When I was in middle school, we were told to write to someone we admire. My close friend wrote to Will Smith, my neighbor wrote to President Clinton. I wrote to Beverly Cleary. She wrote back with a quick note and included a pen and some encouraging words like, "Keep writing!" There is a distinct memory of one of my parents spilling coffee on the envelope, but I kept it with me throughout most of middle school, and now it's buried deep in a box full of Girl Scout patches and construction paper hats. But she continues to inspire me, as a reader and a writer.
Beverly Cleary, author of the infamous character, Ramona Quimby (along with Beezus, Henry, and the whole gang), turned 95 years old this past April. The Atlantic released a thoughtful interview with the literary legend.
In 1950, Cleary published her first novel, Henry Huggins. Since then, she has written over 40 novels, which have been translated into 20 different languages, and sold over 91 million copies in all. When asked if her books (many of which are now 60 years old) still related to children of today, Cleary confirmed the timelessness of her characters. "Although their circumstances have changed," she said. "I don't think children's inner feelings have changed." Which is why the author feels the Ramona from the 60s can still be the same Ramona in 2011. "I simply [wrote] about a little girl growing up."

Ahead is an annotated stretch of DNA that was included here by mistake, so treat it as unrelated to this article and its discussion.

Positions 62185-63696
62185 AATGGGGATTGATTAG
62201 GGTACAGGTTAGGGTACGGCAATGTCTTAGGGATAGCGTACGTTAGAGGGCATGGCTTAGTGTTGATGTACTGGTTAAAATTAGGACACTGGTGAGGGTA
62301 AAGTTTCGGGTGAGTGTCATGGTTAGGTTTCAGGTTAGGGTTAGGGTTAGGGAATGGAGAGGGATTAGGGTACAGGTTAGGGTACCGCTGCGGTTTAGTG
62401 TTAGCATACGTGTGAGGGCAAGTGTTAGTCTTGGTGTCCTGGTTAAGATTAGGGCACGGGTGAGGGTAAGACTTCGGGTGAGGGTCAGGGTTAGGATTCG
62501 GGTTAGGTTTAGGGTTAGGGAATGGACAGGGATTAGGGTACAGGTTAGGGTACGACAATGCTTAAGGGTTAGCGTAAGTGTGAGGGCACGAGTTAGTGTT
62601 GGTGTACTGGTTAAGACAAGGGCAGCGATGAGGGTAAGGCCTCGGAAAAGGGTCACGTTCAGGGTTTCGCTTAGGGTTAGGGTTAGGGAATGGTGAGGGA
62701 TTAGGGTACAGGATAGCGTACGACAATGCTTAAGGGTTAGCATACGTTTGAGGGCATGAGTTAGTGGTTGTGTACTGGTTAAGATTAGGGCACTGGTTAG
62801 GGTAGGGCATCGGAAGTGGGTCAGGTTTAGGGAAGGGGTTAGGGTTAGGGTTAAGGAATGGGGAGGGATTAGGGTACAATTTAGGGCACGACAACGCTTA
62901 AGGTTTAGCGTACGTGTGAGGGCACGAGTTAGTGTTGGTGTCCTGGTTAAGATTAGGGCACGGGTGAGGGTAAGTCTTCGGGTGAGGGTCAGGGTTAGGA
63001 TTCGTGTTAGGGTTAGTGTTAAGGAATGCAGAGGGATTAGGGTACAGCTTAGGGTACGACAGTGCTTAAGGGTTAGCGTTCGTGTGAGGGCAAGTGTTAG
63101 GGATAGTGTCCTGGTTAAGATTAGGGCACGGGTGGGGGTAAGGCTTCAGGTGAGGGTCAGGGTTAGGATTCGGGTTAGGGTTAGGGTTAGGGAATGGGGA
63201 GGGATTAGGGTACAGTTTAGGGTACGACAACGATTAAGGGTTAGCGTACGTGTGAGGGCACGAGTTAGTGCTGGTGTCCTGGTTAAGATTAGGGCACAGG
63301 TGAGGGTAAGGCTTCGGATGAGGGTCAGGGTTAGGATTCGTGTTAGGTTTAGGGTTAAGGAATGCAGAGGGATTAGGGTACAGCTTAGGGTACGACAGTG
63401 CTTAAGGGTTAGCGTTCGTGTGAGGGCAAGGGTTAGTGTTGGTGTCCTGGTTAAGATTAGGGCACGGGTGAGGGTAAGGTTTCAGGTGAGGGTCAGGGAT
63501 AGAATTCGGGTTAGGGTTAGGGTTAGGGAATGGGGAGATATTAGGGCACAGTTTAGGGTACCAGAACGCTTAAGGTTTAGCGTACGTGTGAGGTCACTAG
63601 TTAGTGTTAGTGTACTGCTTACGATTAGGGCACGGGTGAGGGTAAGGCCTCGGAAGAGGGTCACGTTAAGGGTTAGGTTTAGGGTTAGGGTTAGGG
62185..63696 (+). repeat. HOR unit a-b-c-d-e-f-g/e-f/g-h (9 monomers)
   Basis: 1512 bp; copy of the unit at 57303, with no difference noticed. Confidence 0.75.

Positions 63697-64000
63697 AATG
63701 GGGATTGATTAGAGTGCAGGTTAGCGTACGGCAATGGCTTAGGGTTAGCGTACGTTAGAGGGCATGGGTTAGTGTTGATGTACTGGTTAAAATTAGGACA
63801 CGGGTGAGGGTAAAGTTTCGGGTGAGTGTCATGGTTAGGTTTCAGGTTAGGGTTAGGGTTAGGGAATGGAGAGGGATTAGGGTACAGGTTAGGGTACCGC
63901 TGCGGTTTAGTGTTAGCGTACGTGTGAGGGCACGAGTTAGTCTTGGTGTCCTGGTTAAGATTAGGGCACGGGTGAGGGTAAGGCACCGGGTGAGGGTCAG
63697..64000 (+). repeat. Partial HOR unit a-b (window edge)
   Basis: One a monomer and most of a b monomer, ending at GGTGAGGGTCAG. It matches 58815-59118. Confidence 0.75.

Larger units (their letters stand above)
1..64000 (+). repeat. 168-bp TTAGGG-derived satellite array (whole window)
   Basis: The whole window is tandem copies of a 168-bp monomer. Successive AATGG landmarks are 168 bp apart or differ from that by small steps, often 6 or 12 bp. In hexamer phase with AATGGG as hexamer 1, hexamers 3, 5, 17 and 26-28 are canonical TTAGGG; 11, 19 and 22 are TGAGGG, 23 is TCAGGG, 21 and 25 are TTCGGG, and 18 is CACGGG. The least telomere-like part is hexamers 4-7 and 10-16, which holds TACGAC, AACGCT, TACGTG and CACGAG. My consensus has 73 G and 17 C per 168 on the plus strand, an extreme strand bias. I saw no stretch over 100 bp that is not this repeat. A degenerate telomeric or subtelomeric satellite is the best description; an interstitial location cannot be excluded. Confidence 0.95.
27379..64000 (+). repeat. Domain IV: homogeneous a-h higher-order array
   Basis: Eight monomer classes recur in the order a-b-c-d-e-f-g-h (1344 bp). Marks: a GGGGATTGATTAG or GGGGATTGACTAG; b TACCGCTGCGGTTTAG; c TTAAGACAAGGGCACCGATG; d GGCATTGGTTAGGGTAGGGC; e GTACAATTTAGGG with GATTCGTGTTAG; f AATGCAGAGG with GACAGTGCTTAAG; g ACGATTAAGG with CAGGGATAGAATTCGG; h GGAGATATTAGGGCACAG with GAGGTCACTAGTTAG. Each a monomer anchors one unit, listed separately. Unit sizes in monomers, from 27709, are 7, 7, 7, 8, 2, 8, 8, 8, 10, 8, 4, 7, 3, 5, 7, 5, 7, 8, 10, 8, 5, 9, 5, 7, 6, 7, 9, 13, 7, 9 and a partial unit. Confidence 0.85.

The Atlantic goes on to ask Cleary about the changes throughout her writing career and what felt different over the decades of being an author. For starters, Cleary isn't a big fan of new and evolving technology. "I don't go on the Internet," she said. "I don't even know how it works." The resource was something she never felt able to adjust to. Having children as a big-time author was also a challenge. "It wasn't easy. I loved my family and I loved my young career. A neighborhood woman felt that I needed help and offered to come babysit the children. I would write while she looked after them." Cleary was able to spend time with her two children, Marrienne and Malcolm, while also writing about other children, like Howie Kemp and Willa Jean.
Oddly, the Atlantic interview takes a slightly awkward turn towards the middle. The unsettled feeling stems mostly from the reporter's bizarre questions - such as "How should libraries respond to declining resources?" - and less from Cleary's demeanor which, like I would imagine Ramona Quimby's wrangler to be, is firm but charming. Overall, the author just wants to talk about books, characters, and children's lit.
While she confirms that no further novels are in her future - "After all, I'm 95," she said - Cleary encourages young writers to keep at it. As a woman who struggled to afford college tuition during the Great Depression and supported herself her entire life, her determination is an inspiration, and her career's work will live on for generations of young readers and writers. For Cleary, literature will always feel like home. "I don't think anything will ever replace the pleasure of holding a book and turning its pages."